Funke Koleosho’s POV
I used to hate Wara and would not even go near it, because I did not have a full understanding of this food. Being married to someone who comes from a place where wara is a real substitute for meat, and is eaten so regularly, out of obligation, I have developed a keen interest in it…!
What is Wara?
In Nigeria, Wara is traditionally made by adding a coagulant (extract from Sodom apple also called bomubomu in the Yoruba language) to fresh boiling cow’s milk to curdle it. What results is coagulated milk protein (casein) and whey. This milk protein is then skimmed off from the whey and sold as wara. Further processing such as boiling and frying, can be applied to firm up the wara before it is cooked in stews and soups. Wara is also eaten and enjoyed fresh, as its made.
As sometimes wrongly portrayed, wara is not cheese. It is milk curds achieved by adding a coagulant to fresh milk. Cheese is achieved through a process of ageing pressed milk curd. Therefore wara does not and should not have any sour fermented taste. If so, then it is no longer fresh.
Taste of Wara
The taste is better experienced than described. Its similar to the taste and texture of boiled egg white. Some may find the taste of wara bland but with added salt and pepper and other seasonings, its taste is further enhanced. In particular, when added to soups/stews, the wara soaks up all the tastes and flavours.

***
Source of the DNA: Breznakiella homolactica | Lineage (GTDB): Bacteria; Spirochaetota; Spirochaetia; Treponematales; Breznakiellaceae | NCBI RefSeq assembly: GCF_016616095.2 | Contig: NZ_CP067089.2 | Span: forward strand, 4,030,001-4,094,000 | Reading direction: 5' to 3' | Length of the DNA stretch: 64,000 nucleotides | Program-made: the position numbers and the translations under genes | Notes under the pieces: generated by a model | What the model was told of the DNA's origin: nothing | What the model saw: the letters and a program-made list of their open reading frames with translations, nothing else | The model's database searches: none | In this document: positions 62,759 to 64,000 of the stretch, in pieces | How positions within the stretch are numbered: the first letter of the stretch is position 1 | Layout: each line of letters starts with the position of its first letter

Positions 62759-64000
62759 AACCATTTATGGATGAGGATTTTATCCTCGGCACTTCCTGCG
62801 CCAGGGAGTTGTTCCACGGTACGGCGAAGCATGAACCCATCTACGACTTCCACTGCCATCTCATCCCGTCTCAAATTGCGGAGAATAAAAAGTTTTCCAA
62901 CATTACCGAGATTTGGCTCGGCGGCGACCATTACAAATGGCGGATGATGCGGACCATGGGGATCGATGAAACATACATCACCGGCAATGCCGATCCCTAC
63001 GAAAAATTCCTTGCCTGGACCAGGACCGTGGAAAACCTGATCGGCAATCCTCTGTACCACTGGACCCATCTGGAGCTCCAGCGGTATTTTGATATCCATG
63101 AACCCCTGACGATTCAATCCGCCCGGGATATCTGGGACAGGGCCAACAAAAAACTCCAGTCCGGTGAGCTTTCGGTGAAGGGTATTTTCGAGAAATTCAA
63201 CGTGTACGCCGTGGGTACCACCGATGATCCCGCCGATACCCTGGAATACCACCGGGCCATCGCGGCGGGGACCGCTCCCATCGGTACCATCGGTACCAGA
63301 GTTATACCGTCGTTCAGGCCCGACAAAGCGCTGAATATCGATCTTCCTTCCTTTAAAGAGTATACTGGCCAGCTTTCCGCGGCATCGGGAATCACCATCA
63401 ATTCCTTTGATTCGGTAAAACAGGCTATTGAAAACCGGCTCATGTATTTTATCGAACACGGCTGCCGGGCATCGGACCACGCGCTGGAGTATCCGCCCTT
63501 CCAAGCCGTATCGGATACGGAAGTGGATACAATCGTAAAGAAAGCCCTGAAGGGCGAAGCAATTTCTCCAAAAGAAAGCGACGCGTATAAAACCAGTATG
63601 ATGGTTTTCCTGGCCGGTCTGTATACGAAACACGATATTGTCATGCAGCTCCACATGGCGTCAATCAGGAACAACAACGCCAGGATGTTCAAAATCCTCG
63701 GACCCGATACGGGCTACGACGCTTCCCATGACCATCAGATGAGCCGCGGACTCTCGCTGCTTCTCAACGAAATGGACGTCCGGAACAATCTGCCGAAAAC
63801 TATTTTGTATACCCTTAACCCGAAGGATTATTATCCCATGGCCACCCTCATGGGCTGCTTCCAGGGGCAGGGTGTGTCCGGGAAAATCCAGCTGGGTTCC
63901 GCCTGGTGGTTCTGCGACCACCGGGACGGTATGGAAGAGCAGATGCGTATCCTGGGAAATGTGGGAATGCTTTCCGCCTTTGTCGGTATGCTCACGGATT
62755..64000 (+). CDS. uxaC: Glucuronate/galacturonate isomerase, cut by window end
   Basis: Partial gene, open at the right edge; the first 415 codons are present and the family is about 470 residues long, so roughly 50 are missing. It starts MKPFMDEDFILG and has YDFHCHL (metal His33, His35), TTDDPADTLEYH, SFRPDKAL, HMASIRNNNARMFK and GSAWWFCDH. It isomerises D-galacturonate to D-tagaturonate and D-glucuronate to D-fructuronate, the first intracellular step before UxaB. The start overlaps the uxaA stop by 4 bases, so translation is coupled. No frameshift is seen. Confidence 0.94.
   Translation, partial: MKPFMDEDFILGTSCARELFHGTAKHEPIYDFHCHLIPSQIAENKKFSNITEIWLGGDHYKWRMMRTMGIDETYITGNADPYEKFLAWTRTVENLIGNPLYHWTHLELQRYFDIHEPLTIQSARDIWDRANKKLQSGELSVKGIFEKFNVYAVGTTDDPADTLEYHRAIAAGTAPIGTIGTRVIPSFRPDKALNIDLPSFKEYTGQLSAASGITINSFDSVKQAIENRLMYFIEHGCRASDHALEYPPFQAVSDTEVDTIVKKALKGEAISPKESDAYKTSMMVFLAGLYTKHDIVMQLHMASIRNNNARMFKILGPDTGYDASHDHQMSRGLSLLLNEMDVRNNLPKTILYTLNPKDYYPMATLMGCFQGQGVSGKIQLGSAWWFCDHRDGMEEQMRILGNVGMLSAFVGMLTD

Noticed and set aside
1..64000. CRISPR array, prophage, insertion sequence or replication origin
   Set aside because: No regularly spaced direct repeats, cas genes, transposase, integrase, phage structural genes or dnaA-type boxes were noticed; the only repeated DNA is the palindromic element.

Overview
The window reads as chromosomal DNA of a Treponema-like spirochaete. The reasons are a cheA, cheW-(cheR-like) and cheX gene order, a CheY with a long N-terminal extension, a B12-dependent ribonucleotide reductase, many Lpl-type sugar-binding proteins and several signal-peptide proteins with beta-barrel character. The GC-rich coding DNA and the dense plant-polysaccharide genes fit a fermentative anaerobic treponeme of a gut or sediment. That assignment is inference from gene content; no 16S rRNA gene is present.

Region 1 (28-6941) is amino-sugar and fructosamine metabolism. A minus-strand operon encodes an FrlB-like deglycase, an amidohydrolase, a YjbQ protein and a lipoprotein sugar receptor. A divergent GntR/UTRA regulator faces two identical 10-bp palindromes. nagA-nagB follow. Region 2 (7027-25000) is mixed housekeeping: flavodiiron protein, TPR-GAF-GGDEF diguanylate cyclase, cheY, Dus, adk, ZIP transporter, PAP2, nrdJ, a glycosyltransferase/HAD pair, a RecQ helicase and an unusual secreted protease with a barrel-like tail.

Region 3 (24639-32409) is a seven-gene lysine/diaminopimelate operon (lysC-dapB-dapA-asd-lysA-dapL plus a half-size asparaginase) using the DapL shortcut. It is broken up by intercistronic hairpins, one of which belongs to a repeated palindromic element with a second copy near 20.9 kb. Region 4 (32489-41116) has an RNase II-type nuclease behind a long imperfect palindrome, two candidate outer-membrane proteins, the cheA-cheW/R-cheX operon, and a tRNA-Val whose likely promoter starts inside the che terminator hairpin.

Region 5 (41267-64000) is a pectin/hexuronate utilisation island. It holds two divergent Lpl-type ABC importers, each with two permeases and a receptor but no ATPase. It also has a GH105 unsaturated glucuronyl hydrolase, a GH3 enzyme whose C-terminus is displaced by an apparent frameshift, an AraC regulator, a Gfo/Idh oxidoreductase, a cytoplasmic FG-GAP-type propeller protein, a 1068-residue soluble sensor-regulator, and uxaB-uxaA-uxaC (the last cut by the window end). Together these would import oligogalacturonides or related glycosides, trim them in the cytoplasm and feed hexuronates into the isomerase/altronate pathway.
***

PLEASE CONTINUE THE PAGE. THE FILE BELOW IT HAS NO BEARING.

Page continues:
Properties of fresh Wara
- The texture of fresh wara is jiggly and soft and quite delicate. It can break easily with little pressure.
- Fresh wara will be sold in its whey which has a light yellow colour. If sold in a whitish grayish liquid, it is most certainly no longer fresh.
- Fresh wara does not have a fermented sour taste to it like cheese, because wara is not a product of fermentation. It is made by boiling milk with some added coagulant to curdle the milk protein.
- Wara is very high in protein and therefore really healthy and a good alternative to meat or fish.
Types of Wara
There are two main types based on the starting ingredients:
- one made from fresh cow’s milk
- one made from soyabean milk (also called tofu or soya wara)
Benefits of eating Wara
- The main component of wara is the milk protein known as casein,which gives the product its white colour. This makes wara really high in beneficial protein (usually 10-12%) which varies by with the quality of milk and the amount of coagulant used.
- It is an established fact that milk proteins contain amino acids essential for the correct functioning of the human body. Milk curds such as wara are also have quite high levels of methionine, an irreplaceable amino acid which, among other things, protects the liver against becoming fat.
- Wara protein is easily digested and absorbed by the body and are a great source of RDA protein intake. They are also an excellent substitute for meat.
Ways to Cook/Eat Wara
- Wara can be eaten freshly made…(though I tend not to do this due to the uncertainty of how it’s made). I usually process it further by boiling or frying before eating.
- Wara can be deep fried, drained and cooled, then added to soups or stews.
- Wara can also be grilled and added to salads.
- Grilled Wara makes an excellent snack.
Source: Funke Koleosho’s Blog